DailyFeats.com – Doing Good Isn’t Its Only Reward
DailyFeats.com (Feats) is a relatively new social network that rewards users for doing good deeds in the real world. The platform creates a free community built around these deeds, while at the same time openly admitting to relying on corporate support to keep the site running. Although my initial experience with Feats was great, my interest in the site waned due to a few site glitches and a personal moral crisis.
By Nicole Franklin, Manager Business Development
The online social community DailyFeats.com (Feats) had its coming-out party in March 2011 at the SXSW conference in Austin, Texas. The site is one of a growing number of social media hubs that both celebrate and reward real-world good deeds. Getting started on Feats is easy: Simply log on using your Facebook credentials, create a profile and then launch your crusade to better yourself. Whether your acts are as simple as reading to your children before bed or as epic as climbing a mountain, Feats will reward you with points based on the scope of the accomplishment; earn enough points in a given category and badges will appear on your profile. Warning – these badges will disappear unless you accomplish “maintenance feats.” You are also able to cash in your points for real-world rewards, such as e-gift cards for national chains and coupons for local stores.
Feats creates a sense of community through its Twitter-like format, which allows you to post your accomplished feats for other “Featers” to see and comment on. You can also set up your profile to publish your accomplishments to your Twitter and Facebook accounts, and to check in using mobile apps and Foursquare. Additionally, community members can participate in “Challenges,” opt-in contests where participants complete a certain number of related feats within a time limit.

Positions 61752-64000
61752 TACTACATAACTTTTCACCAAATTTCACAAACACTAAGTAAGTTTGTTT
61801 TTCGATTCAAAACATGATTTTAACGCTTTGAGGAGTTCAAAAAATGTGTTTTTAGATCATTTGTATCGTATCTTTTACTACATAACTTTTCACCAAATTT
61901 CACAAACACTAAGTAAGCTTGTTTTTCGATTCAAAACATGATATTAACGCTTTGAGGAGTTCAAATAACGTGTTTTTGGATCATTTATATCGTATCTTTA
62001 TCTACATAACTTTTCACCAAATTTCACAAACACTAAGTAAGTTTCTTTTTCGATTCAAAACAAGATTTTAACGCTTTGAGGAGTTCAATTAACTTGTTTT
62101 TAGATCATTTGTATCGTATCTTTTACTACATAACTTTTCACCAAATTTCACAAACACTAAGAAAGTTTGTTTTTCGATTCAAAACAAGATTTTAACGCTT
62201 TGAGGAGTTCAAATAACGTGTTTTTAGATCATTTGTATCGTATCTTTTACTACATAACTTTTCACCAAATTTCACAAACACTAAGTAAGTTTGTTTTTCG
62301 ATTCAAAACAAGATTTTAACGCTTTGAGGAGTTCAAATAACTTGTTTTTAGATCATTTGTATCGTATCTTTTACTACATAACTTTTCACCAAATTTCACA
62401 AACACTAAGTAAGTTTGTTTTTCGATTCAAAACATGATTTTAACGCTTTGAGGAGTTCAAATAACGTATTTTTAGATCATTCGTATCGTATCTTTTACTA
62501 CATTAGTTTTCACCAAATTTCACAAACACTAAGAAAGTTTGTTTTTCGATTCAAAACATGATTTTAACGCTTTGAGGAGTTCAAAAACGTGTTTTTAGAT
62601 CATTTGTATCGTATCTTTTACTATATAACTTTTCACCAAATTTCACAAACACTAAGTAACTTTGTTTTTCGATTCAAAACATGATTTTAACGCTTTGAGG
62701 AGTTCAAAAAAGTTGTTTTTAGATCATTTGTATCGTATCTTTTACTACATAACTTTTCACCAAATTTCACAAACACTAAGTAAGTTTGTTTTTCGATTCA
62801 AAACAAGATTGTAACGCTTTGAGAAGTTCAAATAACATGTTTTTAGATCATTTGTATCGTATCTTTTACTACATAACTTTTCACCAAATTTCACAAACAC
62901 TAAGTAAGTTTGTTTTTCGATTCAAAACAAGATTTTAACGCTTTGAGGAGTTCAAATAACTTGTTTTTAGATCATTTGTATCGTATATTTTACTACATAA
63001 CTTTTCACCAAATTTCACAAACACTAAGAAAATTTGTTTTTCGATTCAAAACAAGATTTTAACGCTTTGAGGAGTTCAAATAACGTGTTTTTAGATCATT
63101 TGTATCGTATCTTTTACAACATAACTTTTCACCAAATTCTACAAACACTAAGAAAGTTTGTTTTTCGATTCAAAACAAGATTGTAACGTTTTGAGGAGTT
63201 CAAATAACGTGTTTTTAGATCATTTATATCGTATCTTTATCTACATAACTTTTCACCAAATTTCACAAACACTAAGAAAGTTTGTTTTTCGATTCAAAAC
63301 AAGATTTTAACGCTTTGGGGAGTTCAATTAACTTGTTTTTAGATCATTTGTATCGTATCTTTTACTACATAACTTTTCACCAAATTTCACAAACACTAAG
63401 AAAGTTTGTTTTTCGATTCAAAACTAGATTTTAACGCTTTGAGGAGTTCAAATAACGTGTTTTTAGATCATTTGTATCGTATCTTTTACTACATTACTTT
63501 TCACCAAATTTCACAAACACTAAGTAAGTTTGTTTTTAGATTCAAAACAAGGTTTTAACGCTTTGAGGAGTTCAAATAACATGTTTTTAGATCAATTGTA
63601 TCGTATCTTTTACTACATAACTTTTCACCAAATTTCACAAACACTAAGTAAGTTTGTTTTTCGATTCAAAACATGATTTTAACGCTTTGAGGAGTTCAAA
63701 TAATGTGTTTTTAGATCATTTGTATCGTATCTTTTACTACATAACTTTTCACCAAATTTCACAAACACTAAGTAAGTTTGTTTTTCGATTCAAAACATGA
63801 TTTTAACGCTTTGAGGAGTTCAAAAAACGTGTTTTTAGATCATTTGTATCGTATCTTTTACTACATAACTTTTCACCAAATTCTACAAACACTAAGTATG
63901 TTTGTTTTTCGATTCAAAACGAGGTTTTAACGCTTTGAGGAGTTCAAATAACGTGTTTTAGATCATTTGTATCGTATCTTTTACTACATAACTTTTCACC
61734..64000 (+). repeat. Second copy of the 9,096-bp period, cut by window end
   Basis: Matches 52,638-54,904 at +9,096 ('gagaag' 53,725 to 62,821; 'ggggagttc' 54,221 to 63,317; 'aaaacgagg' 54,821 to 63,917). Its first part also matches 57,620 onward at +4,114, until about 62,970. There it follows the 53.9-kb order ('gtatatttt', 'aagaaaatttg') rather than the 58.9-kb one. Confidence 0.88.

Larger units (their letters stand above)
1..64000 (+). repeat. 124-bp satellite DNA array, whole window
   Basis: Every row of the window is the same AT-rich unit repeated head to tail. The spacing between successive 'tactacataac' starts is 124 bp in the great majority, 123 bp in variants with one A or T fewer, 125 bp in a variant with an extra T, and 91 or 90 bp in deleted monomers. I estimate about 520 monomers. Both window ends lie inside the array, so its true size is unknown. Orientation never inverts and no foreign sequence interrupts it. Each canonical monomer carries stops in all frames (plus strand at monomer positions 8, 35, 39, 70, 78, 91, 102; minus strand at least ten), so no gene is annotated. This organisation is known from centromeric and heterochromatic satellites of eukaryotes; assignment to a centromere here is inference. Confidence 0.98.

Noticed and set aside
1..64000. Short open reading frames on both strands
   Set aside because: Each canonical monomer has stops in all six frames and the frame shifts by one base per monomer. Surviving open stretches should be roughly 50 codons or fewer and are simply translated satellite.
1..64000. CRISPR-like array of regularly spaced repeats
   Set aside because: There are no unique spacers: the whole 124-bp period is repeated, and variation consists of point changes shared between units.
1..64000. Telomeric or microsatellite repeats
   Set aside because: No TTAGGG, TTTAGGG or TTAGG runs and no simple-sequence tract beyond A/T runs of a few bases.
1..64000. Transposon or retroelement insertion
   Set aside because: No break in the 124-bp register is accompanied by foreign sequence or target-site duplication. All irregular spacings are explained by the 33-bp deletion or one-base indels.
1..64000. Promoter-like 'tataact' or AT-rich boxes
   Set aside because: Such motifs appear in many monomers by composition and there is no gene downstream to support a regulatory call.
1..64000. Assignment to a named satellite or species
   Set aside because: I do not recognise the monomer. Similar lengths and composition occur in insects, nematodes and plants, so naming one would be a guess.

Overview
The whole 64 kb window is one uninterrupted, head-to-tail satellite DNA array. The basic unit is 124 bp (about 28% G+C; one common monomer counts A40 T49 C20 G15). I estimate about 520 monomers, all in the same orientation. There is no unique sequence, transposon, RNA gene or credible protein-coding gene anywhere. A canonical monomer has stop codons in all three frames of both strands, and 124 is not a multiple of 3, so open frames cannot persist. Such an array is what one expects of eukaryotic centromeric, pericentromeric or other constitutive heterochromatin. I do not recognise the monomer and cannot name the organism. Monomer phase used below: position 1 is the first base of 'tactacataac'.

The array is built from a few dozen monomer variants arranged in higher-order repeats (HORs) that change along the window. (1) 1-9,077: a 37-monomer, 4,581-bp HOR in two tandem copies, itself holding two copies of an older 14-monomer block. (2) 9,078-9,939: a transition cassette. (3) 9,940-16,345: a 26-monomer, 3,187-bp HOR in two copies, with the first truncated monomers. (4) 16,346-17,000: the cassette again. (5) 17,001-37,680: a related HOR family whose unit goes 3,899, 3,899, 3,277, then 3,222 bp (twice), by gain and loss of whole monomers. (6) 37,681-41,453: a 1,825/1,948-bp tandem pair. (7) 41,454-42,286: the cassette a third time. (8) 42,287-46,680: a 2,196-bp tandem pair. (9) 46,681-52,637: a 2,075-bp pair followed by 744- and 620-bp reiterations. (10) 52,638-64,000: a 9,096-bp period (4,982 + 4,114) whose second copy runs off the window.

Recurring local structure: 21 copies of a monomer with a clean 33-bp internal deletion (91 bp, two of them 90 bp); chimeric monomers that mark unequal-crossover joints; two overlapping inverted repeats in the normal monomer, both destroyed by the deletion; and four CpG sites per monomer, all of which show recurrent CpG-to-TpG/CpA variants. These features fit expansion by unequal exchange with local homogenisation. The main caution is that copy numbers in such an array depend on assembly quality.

I had the pleasure of hosting Veer Gidwaney, CEO and Co-Founder; and Morley Ivers, COO, at the RTCRM offices this spring. During a Q&A session, Gidwaney and Ivers revealed that a long-term mission of the site is to make an impact on the most pressing social issues in the United States. Obesity and personal debt are just two examples of issues that Feats addresses by reinforcing positive behavior with rewards. The site provides badges for eating vegetables and exercising, or lets users earn badges for auto-paying bills and saving. However, Feats balances its altruism with practical wisdom (aka sponsorships) and keeps the lights on by offering corporate-sponsored badges and exclusive portals to companies that want to be associated with self-improvement, like Monster.com, 1-800-Flowers, and Home Depot. Implications and Action items
- Keep Your Resources Up-to-Date. It’s no fun getting a discount coupon for a local restaurant that went out of business a month ago.
- Aesthetics. The badges and feat icons are, in my humble opinion, gorgeous. C’mon, who doesn’t want the roly-poly ninja badge for learning a new skill?
- Sea of Sameness. Although Feats makes updating your status easier (via Facebook, Twitter, and mobile apps) and has a more compelling purpose than just social interaction, it is, essentially, another social networking site I needed to find time to update.
On a personal note: While participating on Feats was thrilling at first, I admit I eventually lost interest. It could be my Midwestern background; a culture steeped in humility that leads me to think that there is something immoral about publicly announcing accomplishments and receiving praise for them. A good deed should be its own reward and endeavoring to better one’s self is understood, like breathing. But then that’s just me. Now, get off my lawn!